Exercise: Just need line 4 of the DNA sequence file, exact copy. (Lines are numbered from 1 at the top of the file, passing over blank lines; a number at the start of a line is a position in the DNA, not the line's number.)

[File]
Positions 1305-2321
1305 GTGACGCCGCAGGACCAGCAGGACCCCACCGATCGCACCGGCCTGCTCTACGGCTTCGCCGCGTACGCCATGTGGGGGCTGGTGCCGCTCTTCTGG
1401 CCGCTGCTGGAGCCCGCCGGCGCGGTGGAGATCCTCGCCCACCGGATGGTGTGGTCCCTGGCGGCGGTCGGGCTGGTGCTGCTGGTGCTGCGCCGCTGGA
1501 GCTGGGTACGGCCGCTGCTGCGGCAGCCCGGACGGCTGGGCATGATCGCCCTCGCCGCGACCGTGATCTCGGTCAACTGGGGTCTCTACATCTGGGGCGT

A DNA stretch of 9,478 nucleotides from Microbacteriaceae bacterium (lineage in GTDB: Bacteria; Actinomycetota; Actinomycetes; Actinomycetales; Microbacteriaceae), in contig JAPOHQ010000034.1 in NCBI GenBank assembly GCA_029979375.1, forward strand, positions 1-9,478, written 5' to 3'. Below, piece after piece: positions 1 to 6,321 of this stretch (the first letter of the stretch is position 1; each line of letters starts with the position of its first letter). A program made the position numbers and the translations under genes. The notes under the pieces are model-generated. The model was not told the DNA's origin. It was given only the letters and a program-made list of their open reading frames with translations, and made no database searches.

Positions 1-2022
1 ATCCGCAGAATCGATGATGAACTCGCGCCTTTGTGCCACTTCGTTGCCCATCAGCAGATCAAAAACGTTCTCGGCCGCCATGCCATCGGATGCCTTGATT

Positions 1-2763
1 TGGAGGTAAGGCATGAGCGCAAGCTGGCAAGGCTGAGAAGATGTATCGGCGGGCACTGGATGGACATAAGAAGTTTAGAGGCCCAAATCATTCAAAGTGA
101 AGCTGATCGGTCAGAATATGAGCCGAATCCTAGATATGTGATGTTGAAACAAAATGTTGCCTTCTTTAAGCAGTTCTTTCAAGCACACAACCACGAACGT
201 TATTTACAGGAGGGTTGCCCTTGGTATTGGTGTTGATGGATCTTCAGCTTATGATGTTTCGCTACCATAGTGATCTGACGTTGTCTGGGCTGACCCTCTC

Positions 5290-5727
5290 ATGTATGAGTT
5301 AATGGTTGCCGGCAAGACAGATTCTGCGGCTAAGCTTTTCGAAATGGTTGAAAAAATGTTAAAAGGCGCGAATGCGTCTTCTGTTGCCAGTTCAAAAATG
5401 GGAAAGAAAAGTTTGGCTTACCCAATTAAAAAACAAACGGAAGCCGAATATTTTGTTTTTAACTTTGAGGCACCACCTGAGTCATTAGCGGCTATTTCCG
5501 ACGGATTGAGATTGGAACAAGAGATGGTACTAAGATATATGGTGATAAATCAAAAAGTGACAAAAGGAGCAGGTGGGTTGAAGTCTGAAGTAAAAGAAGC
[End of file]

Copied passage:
1501 GCTGGGTACGGCCGCTGCTGCGGCAGCCCGGACGGCTGGGCATGATCGCCCTCGCCGCGACCGTGATCTCGGTCAACTGGGGTCTCTACATCTGGGGCGT